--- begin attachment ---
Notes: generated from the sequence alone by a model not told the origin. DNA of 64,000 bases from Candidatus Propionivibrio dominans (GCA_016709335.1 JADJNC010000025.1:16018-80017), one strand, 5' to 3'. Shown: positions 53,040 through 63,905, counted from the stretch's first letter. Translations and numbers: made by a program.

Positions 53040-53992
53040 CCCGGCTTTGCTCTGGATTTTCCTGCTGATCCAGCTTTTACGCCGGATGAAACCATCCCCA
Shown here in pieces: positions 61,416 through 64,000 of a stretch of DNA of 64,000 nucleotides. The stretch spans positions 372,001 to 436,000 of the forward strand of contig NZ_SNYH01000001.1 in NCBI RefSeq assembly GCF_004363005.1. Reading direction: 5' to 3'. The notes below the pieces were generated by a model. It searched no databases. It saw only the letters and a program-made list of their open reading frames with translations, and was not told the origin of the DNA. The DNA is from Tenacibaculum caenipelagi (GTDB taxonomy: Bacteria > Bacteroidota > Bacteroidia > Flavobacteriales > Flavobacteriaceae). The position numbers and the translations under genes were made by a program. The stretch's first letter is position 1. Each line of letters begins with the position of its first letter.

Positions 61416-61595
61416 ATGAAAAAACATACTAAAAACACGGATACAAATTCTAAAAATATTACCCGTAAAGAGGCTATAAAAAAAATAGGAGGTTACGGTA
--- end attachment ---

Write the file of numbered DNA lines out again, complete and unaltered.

Notes: generated from the sequence alone by a model not told the origin. DNA of 64,000 bases from Candidatus Propionivibrio dominans (GCA_016709335.1 JADJNC010000025.1:16018-80017), one strand, 5' to 3'. Shown: positions 53,040 through 63,905, counted from the stretch's first letter. Translations and numbers: made by a program.

Positions 53040-53992
53040 CCCGGCTTTGCTCTGGATTTTCCTGCTGATCCAGCTTTTACGCCGGATGAAACCATCCCCA
Shown here in pieces: positions 61,416 through 64,000 of a stretch of DNA of 64,000 nucleotides. The stretch spans positions 372,001 to 436,000 of the forward strand of contig NZ_SNYH01000001.1 in NCBI RefSeq assembly GCF_004363005.1. Reading direction: 5' to 3'. The notes below the pieces were generated by a model. It searched no databases. It saw only the letters and a program-made list of their open reading frames with translations, and was not told the origin of the DNA. The DNA is from Tenacibaculum caenipelagi (GTDB taxonomy: Bacteria > Bacteroidota > Bacteroidia > Flavobacteriales > Flavobacteriaceae). The position numbers and the translations under genes were made by a program. The stretch's first letter is position 1. Each line of letters begins with the position of its first letter.

Positions 61416-61595
61416 ATGAAAAAACATACTAAAAACACGGATACAAATTCTAAAAATATTACCCGTAAAGAGGCTATAAAAAAAATAGGAGGTTACGGTA